Bond. James Bond. He just never goes away. Just when you think he has become stale, irrelevant or out of style he finds away back into your life. With “Casino Royale,” the Bond franchise is given a harder edge and a fresh start that should leave audiences both shaken and stirred.
It is clear from the opening, which is shot in a stark, grainy black and white that we are dealing with a very different Bond. This is a younger, meaner Bond, who is still rough around the edges, even a bit sloppy. This Bond isn't afraid to get his hands bloody and uses his physical dexterity and ingenuity over flashy gizmos.
“Casino Royale,” the first of Ian Fleming’s novels featuring 007, centers on Bond’s first mission as a double O agent. He must enter into a high stakes poker match to prevent a banker from funding terrorism groups.
Part of the fun of the Bond movies were their formula, but when the producers ran out of Fleming books to adapt, they had to start creating new missions for Bond. These original scripts were often Bond-by-the-numbers.
First, open with an extravagant action sequence. Next, head back to headquarters for some banter with the ever-elusive Ms. Moneypenny. Stop over to see the ever-sarcastic Q to pick up a few new gadgets.
Then it is time to meet the pre-requisite Bond girls, some good, others bad and an over-the-top villain. Throw in lots of over blown action sequences, plenty of bad double entendres that will inevitably lead to an abundance of sex.
Since this is the story of Bond’s beginning there is some divergence from the classic blueprint. There is no Moneypenny. No Q. No fancy gadgets. No double entendres. It seems having Fleming as a foundation again has given the filmmakers the chance to build a stronger film.
The Bond series long ago became too hung up on the next big action scene to include much spying. Much of the film’s first hour focuses on Bond using his wits to piece together and thwart a potential terrorist attack. The film has plenty of action, executed with tension and suspense by director Martin Campbell (“GoldenEye”), but never at the expense of the plot.
With the new start, comes a new actor, Daniel Craig (“Layer Cake”). There was an outcry when Craig was named Pierce Brosnan’s replacement. A blond haired, blue eyed Bond? Preposterous. It clearly says in the books that he has black hair. A blond Bond just wouldn’t be right. And so went the superficial debate.
But, the protesting was all for naught. Blond hair or not Craig looks the part. He is able to make the often vicious fight scenes believable, and still look slick in a tux. He is charming, but in an oddly casual way. Even the naysayers would be hard pressed to find fault in Craig’s performance.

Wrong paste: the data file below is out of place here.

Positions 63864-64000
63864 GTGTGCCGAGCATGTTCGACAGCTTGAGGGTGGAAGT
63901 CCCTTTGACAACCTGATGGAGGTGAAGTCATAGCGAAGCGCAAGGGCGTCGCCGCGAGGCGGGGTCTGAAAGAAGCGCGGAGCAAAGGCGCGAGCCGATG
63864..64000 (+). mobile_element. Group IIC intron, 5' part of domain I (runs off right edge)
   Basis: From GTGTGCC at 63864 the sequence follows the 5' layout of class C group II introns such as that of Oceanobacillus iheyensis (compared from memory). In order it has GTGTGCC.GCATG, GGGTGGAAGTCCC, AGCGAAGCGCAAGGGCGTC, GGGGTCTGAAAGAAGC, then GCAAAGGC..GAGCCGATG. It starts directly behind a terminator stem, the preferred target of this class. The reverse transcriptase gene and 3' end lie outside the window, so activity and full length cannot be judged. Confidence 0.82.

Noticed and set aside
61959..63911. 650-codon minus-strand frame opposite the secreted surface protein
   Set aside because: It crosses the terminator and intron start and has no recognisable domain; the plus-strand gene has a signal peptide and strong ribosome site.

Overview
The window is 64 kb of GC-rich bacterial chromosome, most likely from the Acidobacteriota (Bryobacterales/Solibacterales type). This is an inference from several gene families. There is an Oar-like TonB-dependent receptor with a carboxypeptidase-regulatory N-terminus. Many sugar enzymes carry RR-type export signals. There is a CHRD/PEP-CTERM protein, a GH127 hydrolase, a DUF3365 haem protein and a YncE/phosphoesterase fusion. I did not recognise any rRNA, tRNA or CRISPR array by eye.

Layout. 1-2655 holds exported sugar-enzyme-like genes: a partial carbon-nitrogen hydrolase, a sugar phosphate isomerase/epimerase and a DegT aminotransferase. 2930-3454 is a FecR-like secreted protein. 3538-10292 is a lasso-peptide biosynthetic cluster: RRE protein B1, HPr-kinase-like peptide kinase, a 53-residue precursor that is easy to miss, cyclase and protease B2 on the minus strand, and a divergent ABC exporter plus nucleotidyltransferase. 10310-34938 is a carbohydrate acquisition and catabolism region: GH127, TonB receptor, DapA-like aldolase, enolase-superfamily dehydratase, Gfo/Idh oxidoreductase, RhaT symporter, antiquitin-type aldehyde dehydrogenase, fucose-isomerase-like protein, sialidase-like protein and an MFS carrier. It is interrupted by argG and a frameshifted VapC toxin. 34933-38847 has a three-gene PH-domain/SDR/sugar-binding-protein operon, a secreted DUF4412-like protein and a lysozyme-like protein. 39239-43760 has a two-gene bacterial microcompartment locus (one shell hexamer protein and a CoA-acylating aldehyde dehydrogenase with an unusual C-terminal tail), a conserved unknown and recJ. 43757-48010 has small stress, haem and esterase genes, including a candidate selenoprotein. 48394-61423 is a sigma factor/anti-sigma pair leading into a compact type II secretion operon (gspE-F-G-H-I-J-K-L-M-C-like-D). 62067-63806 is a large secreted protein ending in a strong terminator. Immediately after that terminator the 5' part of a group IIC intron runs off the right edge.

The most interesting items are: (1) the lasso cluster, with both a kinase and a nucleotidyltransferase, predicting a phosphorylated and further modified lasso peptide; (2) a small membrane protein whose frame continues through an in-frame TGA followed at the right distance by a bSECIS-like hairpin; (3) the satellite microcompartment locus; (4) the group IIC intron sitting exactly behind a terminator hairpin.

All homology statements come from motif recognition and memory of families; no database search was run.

Craig brings an intensity to the role that has been lacking because in the past Bond was a fairly one-dimensional character. However, this being Bond’s first mission, Craig has a character arc to play against that allows him to let a bit of vulnerability to seep past the cold façade.
Some things will never change though. There will always be Bond girls and over-the-top villains, but even those feel fresher this time around.
Mads Mikkelsen (“King Arthur”) as Le Chiffre gives an effectively understated performance. He is as cool and collected as Bond, but quietly sinister and calculating. When Mikkelsen finally let’s loose on Bond in a disturbing, darkly comic torture scene it is made all the more shocking by Mikkelsen restraint throughout the rest of the film.
As for the Bond girls, the “bad” girls are flat and uninteresting, but Eva Green (“Kingdom of Heaven”) as Vesper Lynd is a dynamic female counter to Bond.
Green is more than mere sex object. She is a strong, intelligent woman, who knows how to keep Bond in his place. Craig and Green’s first encounter is full of sexual tension, but on an intellectual level. The innuendo heavy dialogue of previous outings is replaced with snappy banter that wouldn’t be out of place in a screwball comedy.
That’s the other thing about this latest model, it is funny and not in a cheesy, self-aware way. The film has a cynical, black sense of humor that suits the overall darker tone of the film.
“Casino Royale” is perhaps a little overlong, and drags a bit towards the end, but it ranks among the best Bond movies. It is hard to say if the filmmakers will be able to sustain this new direction, but with Craig signed on to play Bond again, it will be fun to find out.